Pharmaceuticals 04 01137f2 1024
Figure 3. DNA oligonucleotide capping mechanisms; single stranded, quadruplex or double stranded DNA were used to cap mesoporous silica nanoparticles.
Figure 3. DNA oligonucleotide capping mechanisms; single stranded, quadruplex or double stranded DNA were used to cap mesoporous silica nanoparticles.
Pharmaceuticals 04 01137f3 1024
Figure 4. Schematic illustration of aptamer-target responsive controlled drug delivery systems. Two approaches has been adapted by using aptamers as molecular gates; (a) Snap-top gating; and (b) nanovalves.
Figure 4. Schematic illustration of aptamer-target responsive controlled drug delivery systems. Two approaches has been adapted by using aptamers as molecular gates; (a) Snap-top gating; and (b) nanovalves.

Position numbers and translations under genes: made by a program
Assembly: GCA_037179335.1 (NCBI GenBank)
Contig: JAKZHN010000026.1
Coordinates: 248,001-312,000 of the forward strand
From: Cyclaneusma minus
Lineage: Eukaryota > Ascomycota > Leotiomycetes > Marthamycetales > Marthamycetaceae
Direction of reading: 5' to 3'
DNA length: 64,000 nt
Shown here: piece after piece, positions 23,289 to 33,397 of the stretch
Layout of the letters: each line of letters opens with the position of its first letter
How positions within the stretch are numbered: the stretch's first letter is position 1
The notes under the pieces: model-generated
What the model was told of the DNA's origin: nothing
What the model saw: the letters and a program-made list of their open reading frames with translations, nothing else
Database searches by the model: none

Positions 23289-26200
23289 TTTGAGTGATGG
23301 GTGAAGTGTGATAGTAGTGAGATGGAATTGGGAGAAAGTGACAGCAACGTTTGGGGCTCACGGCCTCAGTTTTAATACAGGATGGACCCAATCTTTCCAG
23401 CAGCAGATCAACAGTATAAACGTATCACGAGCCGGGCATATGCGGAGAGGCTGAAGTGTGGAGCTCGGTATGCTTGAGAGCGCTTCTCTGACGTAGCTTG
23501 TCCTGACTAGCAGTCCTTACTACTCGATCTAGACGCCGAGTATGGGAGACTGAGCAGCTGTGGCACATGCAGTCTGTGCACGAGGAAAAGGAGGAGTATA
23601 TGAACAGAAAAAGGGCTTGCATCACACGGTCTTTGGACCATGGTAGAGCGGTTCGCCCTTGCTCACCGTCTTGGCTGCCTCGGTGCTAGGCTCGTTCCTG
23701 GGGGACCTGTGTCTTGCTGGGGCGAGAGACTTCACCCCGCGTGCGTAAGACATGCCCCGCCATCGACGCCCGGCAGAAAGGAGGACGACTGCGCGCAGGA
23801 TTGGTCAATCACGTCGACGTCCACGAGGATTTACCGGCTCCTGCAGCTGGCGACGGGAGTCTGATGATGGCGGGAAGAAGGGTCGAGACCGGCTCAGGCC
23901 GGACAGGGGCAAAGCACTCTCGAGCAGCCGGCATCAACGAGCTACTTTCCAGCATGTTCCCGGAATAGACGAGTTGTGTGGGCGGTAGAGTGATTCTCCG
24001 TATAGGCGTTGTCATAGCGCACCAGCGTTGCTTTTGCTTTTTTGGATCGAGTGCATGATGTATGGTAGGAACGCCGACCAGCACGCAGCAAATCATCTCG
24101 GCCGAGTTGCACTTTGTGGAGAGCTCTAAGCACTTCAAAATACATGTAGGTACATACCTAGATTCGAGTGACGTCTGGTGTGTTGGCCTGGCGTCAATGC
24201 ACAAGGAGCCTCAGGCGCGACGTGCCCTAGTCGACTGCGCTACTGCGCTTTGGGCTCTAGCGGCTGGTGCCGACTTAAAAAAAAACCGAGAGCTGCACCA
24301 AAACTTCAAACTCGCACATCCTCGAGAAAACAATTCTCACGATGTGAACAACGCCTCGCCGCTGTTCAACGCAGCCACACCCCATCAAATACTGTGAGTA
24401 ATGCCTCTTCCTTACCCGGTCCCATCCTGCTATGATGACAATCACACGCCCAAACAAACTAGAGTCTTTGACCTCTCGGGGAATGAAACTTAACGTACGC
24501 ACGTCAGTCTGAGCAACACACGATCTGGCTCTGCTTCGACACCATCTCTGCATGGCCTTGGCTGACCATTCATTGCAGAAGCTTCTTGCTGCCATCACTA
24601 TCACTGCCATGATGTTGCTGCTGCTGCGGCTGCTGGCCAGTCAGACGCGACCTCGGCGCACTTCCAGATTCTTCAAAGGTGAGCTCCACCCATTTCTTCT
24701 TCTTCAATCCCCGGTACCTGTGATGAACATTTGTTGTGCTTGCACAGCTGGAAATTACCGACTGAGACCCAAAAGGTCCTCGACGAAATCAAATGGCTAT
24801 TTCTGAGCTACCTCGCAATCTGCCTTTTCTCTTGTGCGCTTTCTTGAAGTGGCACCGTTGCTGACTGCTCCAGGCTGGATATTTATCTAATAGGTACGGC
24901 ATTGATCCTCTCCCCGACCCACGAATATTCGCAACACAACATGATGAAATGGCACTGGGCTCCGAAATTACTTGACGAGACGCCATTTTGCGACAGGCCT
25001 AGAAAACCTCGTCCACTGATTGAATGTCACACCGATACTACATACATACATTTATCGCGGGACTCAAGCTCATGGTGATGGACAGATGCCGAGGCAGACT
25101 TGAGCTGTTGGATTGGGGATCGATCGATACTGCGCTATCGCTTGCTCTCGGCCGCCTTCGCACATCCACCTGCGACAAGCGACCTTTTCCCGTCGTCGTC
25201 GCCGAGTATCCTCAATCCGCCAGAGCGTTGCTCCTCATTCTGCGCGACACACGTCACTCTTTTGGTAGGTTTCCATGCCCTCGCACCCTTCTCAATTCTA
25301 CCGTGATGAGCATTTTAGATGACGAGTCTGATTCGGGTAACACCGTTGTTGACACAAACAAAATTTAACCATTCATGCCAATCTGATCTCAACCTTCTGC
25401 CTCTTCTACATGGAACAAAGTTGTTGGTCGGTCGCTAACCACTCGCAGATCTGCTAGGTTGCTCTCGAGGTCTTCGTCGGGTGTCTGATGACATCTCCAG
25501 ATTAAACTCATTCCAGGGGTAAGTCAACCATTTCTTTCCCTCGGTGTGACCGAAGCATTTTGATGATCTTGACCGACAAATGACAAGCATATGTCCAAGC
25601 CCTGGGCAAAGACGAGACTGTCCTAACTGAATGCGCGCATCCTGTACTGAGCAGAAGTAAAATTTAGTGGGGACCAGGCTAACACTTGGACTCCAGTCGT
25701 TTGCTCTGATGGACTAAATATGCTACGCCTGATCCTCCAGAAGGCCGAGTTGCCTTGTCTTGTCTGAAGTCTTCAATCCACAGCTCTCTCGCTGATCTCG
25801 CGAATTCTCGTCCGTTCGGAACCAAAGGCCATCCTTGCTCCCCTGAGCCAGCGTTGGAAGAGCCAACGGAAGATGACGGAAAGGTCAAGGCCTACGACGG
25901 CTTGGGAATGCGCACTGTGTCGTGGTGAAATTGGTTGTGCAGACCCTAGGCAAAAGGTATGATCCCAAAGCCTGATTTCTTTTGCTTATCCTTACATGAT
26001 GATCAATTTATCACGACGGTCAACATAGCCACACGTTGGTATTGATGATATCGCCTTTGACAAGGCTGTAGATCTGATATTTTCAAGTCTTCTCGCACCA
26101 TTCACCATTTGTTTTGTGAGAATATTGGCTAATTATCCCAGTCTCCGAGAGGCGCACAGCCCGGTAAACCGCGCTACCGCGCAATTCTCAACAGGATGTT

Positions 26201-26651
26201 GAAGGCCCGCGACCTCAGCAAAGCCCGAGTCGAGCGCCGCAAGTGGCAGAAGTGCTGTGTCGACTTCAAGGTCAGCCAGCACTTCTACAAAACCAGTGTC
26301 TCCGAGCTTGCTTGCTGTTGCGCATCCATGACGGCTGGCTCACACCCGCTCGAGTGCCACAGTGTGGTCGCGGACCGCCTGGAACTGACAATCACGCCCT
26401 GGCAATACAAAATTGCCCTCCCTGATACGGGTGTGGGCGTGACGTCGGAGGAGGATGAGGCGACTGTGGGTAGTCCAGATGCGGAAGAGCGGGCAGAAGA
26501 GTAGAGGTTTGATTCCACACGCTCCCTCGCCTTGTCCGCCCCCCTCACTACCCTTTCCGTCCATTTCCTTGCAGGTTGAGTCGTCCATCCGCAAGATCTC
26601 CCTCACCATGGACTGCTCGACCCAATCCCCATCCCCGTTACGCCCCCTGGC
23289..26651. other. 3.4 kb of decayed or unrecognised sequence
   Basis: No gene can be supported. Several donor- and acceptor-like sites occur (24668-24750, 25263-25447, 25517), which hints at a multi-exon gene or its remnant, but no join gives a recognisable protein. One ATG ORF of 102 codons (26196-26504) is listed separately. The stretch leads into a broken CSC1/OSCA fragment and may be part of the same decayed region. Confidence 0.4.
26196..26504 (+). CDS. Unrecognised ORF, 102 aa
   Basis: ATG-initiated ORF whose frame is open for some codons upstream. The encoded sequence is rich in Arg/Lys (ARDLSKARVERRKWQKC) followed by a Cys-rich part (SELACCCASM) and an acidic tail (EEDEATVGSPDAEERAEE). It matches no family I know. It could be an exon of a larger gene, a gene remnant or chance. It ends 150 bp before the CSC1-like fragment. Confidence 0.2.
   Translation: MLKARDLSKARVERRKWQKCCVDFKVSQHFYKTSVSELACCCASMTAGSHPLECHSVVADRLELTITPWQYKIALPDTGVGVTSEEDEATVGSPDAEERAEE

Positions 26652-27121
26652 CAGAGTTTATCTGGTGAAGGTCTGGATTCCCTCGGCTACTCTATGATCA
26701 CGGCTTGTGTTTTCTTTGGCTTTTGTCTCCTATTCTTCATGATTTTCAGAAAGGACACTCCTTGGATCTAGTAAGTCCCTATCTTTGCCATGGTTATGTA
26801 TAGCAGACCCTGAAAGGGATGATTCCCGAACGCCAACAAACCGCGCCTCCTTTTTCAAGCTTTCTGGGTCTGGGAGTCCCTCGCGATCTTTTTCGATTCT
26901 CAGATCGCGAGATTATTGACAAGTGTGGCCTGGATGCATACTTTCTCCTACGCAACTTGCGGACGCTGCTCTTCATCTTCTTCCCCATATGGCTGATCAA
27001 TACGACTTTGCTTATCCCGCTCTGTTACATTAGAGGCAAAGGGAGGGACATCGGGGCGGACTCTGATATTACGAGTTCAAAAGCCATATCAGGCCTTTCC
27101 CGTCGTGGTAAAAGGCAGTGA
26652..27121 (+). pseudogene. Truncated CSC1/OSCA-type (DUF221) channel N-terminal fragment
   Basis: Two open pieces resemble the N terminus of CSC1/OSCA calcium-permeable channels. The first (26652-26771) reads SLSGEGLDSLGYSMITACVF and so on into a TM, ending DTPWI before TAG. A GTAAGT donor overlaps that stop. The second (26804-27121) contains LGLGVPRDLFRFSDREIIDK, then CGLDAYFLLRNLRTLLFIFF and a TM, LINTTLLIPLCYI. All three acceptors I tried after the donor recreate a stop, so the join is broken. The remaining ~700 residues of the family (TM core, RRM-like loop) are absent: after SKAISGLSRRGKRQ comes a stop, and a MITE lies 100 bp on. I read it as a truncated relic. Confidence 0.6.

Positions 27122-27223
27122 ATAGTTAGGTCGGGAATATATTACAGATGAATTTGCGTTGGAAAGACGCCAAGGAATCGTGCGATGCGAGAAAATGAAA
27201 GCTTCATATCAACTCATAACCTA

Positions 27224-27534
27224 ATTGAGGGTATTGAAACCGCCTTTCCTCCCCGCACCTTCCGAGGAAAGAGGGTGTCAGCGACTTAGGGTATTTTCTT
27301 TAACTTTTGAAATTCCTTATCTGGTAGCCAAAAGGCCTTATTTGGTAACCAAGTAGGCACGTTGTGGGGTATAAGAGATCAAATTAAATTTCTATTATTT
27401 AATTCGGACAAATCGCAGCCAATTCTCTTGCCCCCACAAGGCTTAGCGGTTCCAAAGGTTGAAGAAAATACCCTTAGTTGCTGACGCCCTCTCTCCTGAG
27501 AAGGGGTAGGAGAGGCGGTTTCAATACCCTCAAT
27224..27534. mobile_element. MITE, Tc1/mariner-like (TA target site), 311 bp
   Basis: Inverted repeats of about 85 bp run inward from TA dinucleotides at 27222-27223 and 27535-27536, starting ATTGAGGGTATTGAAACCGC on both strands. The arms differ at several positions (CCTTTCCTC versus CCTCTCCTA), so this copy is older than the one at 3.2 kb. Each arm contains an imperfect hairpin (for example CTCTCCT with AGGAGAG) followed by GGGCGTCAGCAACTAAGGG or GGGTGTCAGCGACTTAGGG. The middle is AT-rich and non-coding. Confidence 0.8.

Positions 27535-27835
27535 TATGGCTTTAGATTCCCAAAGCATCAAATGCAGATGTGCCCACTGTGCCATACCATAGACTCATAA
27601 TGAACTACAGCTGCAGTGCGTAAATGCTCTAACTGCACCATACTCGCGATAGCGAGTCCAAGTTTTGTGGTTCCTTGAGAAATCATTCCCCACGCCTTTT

Pharmaceuticals 04 01137f4 1024
Table 1. Commonly used aptamer sequences used in targeting nanoparticles.
Table 1. Commonly used aptamer sequences used in targeting nanoparticles.
NameSequence of Aptamer
Leukemia Cell Lines (Acute Human Lymphomas T-Cells)
Prostate Specific Membrane Antigen
Epidermal Growth Factor Receptor
Tranferrin receptor
Table 2. Examples of medical applications with aptamers.
Table 2. Examples of medical applications with aptamers.
Type of ApplicationAptamerRemarks
Drug DeliveryPSMATargeting of nanoparticles to tumour cells shown in mice [54,56,57]
BioimagingAS1411Colocalization of proteins in HeLa cells [58]
DiagnosticsSomamersAn assay for 813 protein was applied to clinical study of chronic kidney disease [7]
Gene TherapyCD30Anaplastic lymphoma kinase gene was silenced by siRNAs in cell culture [59]